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Thursday, 17 January, 2002, 23:28 GMT
Hawk swoops into London
Ewan McGregor
Ewan McGregor stars in Black Hawk Down
US war drama Black Hawk Down premièred in the UK on Thursday night at the Empire cinema in London's Leicester Square.

Pearl Harbour star Josh Hartnett attended the event along with British cast members Ewan McGregor and Ioan Gruffudd.

The film - which is already tipped for several Oscar nominations - portrays the events of the failed US military mission to Somalia in 1993.

Ridley Scott
Ridley Scott directed Blade Runner and Gladiator
Directed by British-born Ridley Scott, it tells the story of the ill-fated attempt by an elite group of US soldiers to capture hostile warlords in the Somali capital of Mogadishu.

Two Black Hawk helicopters were shot down, and final US casualties totalled 18 dead and 73 wounded.

The US soldiers were part of a UN force trying to arrest local warlord Mohamed Farah Aideed.

After the battle, the body of one of the dead US soldiers was dragged through Mogadishu, in view of television cameras.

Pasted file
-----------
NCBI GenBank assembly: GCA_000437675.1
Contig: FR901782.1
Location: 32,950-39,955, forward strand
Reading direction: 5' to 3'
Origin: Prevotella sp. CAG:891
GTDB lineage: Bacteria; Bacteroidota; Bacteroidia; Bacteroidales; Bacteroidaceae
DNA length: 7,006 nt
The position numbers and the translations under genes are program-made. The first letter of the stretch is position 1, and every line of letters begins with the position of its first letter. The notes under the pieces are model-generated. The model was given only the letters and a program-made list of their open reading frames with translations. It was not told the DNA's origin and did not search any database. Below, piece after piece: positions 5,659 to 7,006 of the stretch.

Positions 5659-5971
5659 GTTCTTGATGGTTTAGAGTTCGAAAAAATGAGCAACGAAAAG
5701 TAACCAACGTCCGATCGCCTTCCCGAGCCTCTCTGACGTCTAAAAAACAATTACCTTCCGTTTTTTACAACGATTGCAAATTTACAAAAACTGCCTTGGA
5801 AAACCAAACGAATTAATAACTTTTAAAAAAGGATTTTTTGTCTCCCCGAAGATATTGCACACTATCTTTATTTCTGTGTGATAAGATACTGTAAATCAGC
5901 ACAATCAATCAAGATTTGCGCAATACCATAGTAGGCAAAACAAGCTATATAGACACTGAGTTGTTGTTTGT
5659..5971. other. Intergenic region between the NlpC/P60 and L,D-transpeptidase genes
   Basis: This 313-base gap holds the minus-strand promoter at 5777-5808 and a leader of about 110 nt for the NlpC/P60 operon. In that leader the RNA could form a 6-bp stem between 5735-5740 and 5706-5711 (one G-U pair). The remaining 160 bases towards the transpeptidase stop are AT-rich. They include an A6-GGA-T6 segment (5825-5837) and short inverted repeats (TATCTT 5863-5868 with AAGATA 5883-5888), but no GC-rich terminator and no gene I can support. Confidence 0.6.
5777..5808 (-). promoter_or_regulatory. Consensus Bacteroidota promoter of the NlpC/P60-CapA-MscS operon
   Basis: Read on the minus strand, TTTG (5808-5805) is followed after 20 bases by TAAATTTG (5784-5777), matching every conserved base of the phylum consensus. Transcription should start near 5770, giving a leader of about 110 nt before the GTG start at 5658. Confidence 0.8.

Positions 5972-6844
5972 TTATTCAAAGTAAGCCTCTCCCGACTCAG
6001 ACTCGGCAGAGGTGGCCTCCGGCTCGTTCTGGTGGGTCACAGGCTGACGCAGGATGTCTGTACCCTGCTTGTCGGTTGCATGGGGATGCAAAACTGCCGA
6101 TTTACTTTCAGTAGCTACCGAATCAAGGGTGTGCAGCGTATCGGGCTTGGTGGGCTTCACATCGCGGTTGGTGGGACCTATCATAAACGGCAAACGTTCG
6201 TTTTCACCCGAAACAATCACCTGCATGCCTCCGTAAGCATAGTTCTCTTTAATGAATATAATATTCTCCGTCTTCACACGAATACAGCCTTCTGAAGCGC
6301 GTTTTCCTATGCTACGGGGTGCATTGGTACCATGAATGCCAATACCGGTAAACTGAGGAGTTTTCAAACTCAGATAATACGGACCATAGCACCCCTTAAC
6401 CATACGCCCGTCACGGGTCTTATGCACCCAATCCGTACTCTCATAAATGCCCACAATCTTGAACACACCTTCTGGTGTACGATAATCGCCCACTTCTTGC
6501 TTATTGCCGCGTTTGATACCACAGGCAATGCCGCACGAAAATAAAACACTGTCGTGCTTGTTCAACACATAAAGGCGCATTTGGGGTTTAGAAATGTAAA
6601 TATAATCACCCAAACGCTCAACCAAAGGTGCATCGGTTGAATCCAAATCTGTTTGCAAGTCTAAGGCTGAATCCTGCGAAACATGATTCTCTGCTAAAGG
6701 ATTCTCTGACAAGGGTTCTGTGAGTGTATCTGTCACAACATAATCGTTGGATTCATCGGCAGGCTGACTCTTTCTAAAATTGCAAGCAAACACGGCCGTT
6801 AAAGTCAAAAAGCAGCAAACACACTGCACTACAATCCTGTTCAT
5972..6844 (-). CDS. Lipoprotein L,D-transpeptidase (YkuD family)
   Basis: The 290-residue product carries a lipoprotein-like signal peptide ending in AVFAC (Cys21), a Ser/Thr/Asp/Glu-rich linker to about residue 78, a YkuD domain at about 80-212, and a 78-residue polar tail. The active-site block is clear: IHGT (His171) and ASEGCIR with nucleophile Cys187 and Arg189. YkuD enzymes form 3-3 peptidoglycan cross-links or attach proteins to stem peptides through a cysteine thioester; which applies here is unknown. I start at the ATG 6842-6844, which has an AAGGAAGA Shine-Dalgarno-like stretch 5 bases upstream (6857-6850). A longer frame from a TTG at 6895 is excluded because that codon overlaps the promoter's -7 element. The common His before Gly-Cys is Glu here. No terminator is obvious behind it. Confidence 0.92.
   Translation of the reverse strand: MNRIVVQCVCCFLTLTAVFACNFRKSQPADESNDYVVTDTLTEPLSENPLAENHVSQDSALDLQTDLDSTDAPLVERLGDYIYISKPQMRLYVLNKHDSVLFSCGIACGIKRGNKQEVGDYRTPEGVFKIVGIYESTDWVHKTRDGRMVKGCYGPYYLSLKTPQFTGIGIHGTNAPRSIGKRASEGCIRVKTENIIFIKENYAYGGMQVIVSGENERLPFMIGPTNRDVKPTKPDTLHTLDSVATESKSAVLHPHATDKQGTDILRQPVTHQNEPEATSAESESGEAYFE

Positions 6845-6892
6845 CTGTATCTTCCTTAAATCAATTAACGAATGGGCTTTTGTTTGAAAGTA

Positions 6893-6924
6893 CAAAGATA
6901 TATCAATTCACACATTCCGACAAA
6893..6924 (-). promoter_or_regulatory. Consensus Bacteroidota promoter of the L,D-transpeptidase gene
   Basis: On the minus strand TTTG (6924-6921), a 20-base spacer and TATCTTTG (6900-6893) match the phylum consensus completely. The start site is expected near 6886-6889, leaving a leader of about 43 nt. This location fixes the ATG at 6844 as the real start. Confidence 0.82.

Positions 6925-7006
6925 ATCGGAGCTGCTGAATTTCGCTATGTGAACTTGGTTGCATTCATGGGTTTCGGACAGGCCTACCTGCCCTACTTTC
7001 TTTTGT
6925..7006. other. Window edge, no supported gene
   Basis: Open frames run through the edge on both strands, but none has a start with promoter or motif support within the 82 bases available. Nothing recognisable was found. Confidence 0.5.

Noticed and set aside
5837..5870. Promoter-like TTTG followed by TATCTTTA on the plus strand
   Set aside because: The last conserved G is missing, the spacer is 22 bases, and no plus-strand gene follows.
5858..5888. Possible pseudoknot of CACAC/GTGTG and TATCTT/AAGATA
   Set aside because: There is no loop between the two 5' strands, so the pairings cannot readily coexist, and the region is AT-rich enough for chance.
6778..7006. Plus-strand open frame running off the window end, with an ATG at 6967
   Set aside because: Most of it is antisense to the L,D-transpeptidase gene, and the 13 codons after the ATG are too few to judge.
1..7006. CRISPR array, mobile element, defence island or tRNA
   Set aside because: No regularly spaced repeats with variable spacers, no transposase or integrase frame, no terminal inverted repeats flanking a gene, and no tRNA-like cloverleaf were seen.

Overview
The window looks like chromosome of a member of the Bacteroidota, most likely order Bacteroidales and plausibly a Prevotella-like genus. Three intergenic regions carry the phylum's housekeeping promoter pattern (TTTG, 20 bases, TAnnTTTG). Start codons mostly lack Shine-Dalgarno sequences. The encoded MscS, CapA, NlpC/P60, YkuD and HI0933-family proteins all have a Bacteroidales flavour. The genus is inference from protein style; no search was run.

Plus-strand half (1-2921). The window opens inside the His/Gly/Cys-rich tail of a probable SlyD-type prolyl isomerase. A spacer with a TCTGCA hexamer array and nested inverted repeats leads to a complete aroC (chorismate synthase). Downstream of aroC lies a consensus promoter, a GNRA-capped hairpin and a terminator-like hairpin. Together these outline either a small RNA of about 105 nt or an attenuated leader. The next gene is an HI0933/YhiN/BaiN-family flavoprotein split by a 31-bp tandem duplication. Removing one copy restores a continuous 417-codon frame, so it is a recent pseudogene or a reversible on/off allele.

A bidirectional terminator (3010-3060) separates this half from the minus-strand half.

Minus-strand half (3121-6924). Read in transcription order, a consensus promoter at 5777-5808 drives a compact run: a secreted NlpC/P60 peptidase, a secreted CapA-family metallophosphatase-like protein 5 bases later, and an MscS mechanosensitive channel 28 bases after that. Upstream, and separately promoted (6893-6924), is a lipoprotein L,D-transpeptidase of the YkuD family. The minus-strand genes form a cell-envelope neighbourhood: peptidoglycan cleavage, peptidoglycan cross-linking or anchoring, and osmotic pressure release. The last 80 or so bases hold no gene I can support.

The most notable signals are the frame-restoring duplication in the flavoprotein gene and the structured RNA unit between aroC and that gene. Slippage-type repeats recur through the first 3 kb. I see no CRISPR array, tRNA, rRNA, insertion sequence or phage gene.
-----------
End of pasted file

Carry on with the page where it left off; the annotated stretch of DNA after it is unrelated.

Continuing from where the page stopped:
The $95m (£66m) film's cast also includes Tom Sizemore.

Alice Evans and Ioan Gruffudd
Ioan Gruffudd arrived with actress girlfriend Alice Evans
The actors spent a week training with the US Special Forces in Georgia before filming began and McGregor said it had been an eye-opening experience.

"When you see what those guys go through and experience the camaraderie they share it is very humbling," he said.

Scott, whose other film credits include cult classic Blade Runner and Oscar-winner Gladiator, has denied that the feature is a recruiting film for the US military and described it as an "anti-war" movie.

Speaking at the UK premiere, he said the film was entirely relevant to the current allied action in Afghanistan.

Josh Hartnett
Josh Hartnett starred in Pearl Harbour
"The film fundamentally discusses two things about intervention," he said.

"First, should we intervene and secondly when should we do that. But it also raises the question about paying attention to what else is going on in the world," he said.

The release date has been moved forward because studio bosses believed it would have resonance with the US and British audiences, he added.

US Defence secretary Donald H. Rumsfeld has already seen the film after joining a special screening for the US military in Washington.

See also:

16 Jan 02 | Film
Army attends Hawk première
04 Oct 01 | Americas
US military's workhorse helicopters
06 Jan 02 | Film
Oscar race gains clarity
13 Feb 01 | Entertainment
Ridley Scott: Hollywood visionary
18 Jan 02 | Reviews
Black Hawk focuses on war
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